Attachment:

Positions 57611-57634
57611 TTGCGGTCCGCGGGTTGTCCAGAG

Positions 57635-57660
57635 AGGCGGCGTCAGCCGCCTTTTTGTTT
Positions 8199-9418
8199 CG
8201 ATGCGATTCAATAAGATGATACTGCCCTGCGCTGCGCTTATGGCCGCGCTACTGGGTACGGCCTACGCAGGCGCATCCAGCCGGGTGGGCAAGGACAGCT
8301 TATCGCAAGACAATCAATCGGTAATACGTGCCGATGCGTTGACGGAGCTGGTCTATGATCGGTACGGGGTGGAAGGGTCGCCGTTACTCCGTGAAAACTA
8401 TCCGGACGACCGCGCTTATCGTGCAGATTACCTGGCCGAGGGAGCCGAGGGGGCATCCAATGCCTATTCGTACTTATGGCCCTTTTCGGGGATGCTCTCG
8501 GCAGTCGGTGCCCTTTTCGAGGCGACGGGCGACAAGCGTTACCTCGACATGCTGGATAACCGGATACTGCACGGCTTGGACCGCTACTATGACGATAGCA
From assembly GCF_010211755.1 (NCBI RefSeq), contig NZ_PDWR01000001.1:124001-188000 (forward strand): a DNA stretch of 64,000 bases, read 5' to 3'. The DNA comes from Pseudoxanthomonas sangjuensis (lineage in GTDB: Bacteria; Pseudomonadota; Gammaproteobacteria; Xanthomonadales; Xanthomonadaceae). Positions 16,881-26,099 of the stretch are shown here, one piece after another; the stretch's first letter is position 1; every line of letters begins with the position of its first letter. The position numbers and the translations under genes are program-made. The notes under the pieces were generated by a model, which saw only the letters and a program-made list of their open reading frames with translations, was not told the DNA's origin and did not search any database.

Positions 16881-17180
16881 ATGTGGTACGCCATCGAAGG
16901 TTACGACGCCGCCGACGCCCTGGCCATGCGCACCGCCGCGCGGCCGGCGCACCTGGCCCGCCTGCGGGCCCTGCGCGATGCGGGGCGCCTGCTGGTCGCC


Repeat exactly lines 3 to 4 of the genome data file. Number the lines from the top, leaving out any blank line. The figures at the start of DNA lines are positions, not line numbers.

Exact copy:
Positions 57635-57660
57635 AGGCGGCGTCAGCCGCCTTTTTGTTT